Citing Iceland's equality and social affairs minister, Thorsteinn Viglundsson, the report said the government will introduce legislation that requires all employers with more than 25 employees to get certified to prove that they pay people equally if they are doing equal work. “The time is right to do something radical about this issue,” Viglundsson told the AP, which said the legislation is expected to be approved because it has support from lawmakers sided with the government and opposition parties.
The bold move is not all that surprising coming from a country that the World Economic Forum has ranked best in the world for gender equality. Iceland comes in first on a “glass-ceiling index” created by the Economist to compare factors that affect women at work, placing above the United States, which comes in at 20, just below the Organization for Economic Cooperation and Development’s average. The gender pay gap in Iceland is about 14 percent, according to data cited by the Economist, compared with about 21 percent in the United States.
Meanwhile, mothers and fathers are mandated to receive months of paid parental leave, with 90 percent of fathers taking paternity leave, according to the Guardian. Women in the tiny country of 330,000 people won a record 30 seats in Parliament during last fall's election, nearly half of its 63 seats.
And with a quota system in place, women held 44 percent of corporate board seats in 2015, more than in any other European country. In such an environment, a mandate on proving pay data appears to be a natural extension.
The gender pay gap is a complex topic, one that can be primarily explained by differences in industry and occupation choice, hours worked and gaps for taking time off to have children. But researchers have also repeatedly found that part of the gap that remains is “unexplained” or unaccounted for by any of these factors. A report released Tuesday by the consulting firm Accenture finds that the gender pay gap in the developed market is on trend to close in 2080, but it could be shortened to 2044 if women, their employers, and government and academic institutions focus on digital skills and improved career management.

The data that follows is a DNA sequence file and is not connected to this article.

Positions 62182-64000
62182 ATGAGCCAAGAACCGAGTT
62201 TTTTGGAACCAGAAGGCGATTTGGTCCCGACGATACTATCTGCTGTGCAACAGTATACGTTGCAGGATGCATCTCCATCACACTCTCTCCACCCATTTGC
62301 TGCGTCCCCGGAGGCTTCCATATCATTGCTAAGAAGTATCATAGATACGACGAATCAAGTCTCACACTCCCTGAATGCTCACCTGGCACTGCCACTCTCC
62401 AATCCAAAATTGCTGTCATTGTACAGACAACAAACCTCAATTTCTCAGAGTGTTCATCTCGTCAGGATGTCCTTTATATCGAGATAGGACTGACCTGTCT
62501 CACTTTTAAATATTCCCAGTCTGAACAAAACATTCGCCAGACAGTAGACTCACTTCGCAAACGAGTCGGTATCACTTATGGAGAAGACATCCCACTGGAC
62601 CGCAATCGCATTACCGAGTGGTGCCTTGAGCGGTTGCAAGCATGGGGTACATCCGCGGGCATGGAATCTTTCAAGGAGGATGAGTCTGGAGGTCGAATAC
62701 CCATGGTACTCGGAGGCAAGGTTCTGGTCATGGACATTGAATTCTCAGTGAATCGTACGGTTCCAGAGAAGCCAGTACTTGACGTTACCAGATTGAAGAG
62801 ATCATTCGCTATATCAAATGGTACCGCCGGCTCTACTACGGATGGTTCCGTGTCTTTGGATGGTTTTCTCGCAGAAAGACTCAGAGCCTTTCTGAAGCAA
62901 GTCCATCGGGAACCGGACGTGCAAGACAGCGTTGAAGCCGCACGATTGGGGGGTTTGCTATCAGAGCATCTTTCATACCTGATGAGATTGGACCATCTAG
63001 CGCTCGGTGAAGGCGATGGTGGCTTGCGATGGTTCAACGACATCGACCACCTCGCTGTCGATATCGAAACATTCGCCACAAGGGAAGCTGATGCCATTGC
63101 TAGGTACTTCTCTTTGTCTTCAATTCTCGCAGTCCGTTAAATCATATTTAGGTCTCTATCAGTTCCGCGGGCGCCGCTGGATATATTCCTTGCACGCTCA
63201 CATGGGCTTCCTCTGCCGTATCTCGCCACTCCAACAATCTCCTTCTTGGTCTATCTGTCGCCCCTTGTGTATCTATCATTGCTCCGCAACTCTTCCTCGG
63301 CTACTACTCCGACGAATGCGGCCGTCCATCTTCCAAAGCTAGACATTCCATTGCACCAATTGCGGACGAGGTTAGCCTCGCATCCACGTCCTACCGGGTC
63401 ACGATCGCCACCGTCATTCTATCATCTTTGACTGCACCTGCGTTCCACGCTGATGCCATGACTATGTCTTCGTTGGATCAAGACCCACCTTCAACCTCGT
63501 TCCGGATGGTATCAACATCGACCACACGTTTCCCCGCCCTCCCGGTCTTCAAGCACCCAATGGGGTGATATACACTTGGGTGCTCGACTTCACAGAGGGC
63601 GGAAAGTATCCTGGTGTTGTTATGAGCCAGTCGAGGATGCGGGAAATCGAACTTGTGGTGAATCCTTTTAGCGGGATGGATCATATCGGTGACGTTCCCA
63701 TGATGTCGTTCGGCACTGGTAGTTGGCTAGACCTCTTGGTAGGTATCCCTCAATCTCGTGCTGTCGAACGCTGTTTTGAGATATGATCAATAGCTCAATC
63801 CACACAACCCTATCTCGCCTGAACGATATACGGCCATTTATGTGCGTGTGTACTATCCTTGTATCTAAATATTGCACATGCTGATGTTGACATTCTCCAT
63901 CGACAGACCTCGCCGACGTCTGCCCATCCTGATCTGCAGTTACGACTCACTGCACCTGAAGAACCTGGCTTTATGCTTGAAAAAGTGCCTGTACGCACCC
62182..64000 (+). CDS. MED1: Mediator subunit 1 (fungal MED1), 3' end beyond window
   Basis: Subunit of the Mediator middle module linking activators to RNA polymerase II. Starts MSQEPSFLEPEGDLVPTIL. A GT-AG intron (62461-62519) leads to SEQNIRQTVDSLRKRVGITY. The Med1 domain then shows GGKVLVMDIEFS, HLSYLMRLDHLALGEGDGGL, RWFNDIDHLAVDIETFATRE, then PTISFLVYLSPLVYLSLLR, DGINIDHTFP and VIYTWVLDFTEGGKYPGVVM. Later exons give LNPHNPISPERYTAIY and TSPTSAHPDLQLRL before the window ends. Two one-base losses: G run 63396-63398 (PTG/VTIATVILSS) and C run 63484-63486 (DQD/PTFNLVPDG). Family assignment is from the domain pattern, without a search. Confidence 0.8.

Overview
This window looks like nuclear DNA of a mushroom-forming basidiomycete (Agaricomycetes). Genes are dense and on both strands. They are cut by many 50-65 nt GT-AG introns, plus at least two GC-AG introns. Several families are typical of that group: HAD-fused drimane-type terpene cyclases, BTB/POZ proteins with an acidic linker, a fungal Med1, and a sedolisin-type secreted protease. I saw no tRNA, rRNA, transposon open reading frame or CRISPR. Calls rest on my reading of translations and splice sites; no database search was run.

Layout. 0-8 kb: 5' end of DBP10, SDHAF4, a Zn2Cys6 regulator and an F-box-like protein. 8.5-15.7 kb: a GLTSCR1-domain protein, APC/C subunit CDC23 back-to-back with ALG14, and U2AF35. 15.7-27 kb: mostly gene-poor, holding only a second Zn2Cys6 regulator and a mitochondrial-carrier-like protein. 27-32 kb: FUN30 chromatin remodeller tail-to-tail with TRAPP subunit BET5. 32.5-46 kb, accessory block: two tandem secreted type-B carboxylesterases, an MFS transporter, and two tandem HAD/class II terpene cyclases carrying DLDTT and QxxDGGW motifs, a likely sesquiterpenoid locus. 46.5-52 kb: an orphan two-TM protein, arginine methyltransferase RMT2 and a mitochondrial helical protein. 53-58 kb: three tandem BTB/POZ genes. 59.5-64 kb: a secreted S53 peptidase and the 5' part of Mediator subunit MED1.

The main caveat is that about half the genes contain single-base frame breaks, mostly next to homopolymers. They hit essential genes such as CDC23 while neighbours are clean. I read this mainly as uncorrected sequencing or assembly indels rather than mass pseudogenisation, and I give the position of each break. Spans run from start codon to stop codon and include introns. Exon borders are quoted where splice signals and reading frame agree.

Other countries have taken stabs at getting companies to disclose more about how they pay men and women, though mandating proof appears to be new. In 2015, then-Prime Minister David Cameron announced his intent to force every company in Britain with more than 250 employees to publish the gap between what male and female employees earn. The measure was first tried as part of Britain's 2010 Equality Act, but it was voluntary, and only five companies offered the data.
British companies with more than 250 employees will be required by law to publish four figures each year on their web sites and on a government site, but they will provide the information on their own, without providing certification. Each company will have to share its gender pay gap, gender bonus gap, the proportion of men and women receiving bonuses, and how men and women rank in terms of pay within the organization.
In Switzerland, companies can apply to have their equal pay “certified” by an outside party without disclosing confidential information, but it is not mandatory. In Minnesota, after a law was signed in 2014, certain state contractors must obtain an “Equal Pay Certificate” from the state before executing a contract.
While a growing number of states have strengthened their protections for employees with new equal-pay laws, with California even requiring companies to prove they pay men and women equally for similar jobs, companies don't have to disclose the information publicly. Companies that want to become federal contractors have to share summaries of their pay data with the government, but again, the data isn't published.
Shareholders, meanwhile, have pushed companies including Facebook, Microsoft and Amazon to disclose their pay gap, and some have responded, whether propelled by investors or of their own accord. (Amazon.com founder Jeffrey P. Bezos owns The Washington Post.) Consultants have said overall figures that companies cite, which typically show no gap or virtually no difference, may be accurate at the aggregate level but can mask pockets in the organization where bigger gaps remain. In Iceland, at least, that may be about to change.